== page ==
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Chemotherapy for Metastatic Breast Cancer in 2017

Panelists: Mark Pegram, MD, Stanford Cancer Institute; Joyce A. O’Shaughnessy, MD, Baylor Charles A. Sammons Cancer Center
Published Online: Wednesday, Apr 19, 2017



Transcript:

Mark Pegram, MD:
The treatment of advanced breast cancer, historically, has relied largely on the use of sequential single-agent chemotherapies. This is for patients who either are steroid receptor-negative and HER2-negative or patients who have had prior endocrine therapy who then need to move on to chemotherapy, having become endocrine-resistant. And for the HER2 population, chemotherapy is usually used in combination with anti-HER2 agents.

For a brief time, perhaps in the 90s and early 2000s, there was some enthusiasm for combinations of chemotherapy in advanced breast cancer, and there were regimens even approved by regulators along these lines. For example, the docetaxel/capecitabine combination is an approved regimen. Gemcitabine in combination with paclitaxel is an approved regimen. But by-and-large, the combination use has fallen by the wayside, except in cases of severe symptomatic disease burden where it may be appropriate to use combinations. But otherwise, sequential single agents are as effective and less toxic than the combinations. So, we’re looking at sequential single-agent use of chemotherapy, one after another—often trying to change from one class of chemotherapeutic to another—trying to avoid the cross-resistance mechanisms within the particular class.

Joyce O’Shaughnessy, MD: Chemotherapy is still a very important mainstay of our treatment for metastatic breast cancer patients across all the various subtypes of breast cancer, and I think it will stay there in the future. Chemotherapy really is targeted itself. We’re going to learn more and more as time goes on that certain chemotherapy agents are going to be best for certain subtypes of breast cancer. For example, do you know that there can be a very small percentage, about 10%, of first-line only, triple-negative breast cancer patients who go into a complete response with mainly cisplatin, or carboplatin to a lesser extent, and will stay there indefinitely? It has been published by Steven Isakoff in JCO, but we all have patients in our practice where we’ve been just utilizing the platinum-based regimen in triple-negative breast cancer. But it’s a first-line phenomenon. It doesn’t happen in second-line, and it’s because the cisplatin is targeting a defect. It’s a targeted agent—in some triple-negative breast cancers, targeting the inability of some of them to repair double-strand breaks. So, it’s just the perfect selective agent.

Well, what about some of these breast cancers that are highly invasive, for example? They are using their microtubules for metastasis and for a highly invasive nature. Maybe those aren’t going to respond that well to platinum-based agents, DNA-damaging agents. So, let’s utilize antimicrotubule agents for those patients. And what about cancers that are all about proliferation when you are blocking the estrogen receptor, for example, and now you have utilized a serial number of options against the estrogen receptor in ER-positive breast cancer, you’ve been really inhibiting that PI3 kinase pathway perhaps with everolimus, and now the cancer is resistant and you’ve got bone-liver metastasis and ER-positive disease that’s highly proliferative?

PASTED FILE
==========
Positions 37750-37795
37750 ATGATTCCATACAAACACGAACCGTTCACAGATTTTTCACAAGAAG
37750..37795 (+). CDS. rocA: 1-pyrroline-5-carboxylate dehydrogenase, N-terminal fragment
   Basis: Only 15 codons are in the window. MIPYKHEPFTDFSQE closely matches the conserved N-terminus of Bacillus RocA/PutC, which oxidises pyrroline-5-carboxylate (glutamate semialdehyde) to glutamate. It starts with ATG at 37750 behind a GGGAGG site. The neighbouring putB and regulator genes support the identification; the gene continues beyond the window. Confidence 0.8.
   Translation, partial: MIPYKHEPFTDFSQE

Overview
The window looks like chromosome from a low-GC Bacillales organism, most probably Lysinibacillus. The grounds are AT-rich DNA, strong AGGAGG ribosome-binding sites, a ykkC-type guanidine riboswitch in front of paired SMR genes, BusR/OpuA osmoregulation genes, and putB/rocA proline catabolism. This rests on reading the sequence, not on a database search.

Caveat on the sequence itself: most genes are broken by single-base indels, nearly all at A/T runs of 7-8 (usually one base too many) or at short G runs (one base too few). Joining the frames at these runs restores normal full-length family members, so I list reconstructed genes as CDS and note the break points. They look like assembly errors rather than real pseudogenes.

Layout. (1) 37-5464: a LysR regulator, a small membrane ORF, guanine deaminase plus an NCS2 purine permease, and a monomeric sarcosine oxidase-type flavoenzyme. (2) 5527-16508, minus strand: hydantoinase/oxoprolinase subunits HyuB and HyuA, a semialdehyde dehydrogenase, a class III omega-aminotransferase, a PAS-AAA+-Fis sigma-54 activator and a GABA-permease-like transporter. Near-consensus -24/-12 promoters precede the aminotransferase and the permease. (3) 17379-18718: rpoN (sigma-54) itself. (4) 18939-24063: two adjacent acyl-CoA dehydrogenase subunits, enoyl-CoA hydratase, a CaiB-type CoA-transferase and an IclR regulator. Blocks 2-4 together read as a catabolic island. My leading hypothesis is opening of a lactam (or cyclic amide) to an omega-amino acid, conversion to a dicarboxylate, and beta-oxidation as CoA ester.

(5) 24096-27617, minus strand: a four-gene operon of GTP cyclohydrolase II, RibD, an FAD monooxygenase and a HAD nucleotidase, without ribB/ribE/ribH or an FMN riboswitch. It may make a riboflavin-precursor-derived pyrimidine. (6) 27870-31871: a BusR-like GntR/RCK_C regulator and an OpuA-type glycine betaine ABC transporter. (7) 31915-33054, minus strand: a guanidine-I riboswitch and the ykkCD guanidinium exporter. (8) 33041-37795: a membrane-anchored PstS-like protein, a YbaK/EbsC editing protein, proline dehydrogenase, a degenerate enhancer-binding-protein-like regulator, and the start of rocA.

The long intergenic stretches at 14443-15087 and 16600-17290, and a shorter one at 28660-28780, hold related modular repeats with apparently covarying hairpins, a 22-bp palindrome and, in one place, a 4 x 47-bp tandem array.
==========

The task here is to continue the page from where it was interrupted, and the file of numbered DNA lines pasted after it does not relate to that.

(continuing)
Capecitabine is an antiproliferative agent, really an S-phase agent. It’s very, very, very good. But, again, it’s focused on cell proliferation of those cells. So, our chemotherapies are targeted. We haven’t really studied them in such a way as to understand which subsets of breast cancer they’re best suited for. But in practice here, you figure out over time which of the various subtypes of breast cancer respond to which different chemotherapy agents.

An example of why we’ll always need chemotherapy—in addition to the fact that sometimes, like with cisplatin in first-line triple-negative breast cancer, it will cure a very, very small percentage of those patients—is that, in some situations, such as HER2-positive breast cancer, HER2-amplified disease, you really need the chemotherapy in addition to the inhibitors of HER2 in order to really get very massive cytoreduction.

Certainly, the targeted agents, such as trastuzumab or pertuzumab, and the combination are definitely effective. But they really dial down to survival signal and, to some extent, the proliferation of the cancer. But to really cause that strong apoptotic stimulus and reduce that tumor burden, you need chemotherapy. And the chemotherapy—such as platinum-based agents, etc—will try to repair their DNA, and then the anti-HER2–targeted agents will stop the repair of the DNA, for example. So, there are synergies between the chemotherapy in some of our targeted agents—not all, but some of them—and we will never want to give up on those synergies.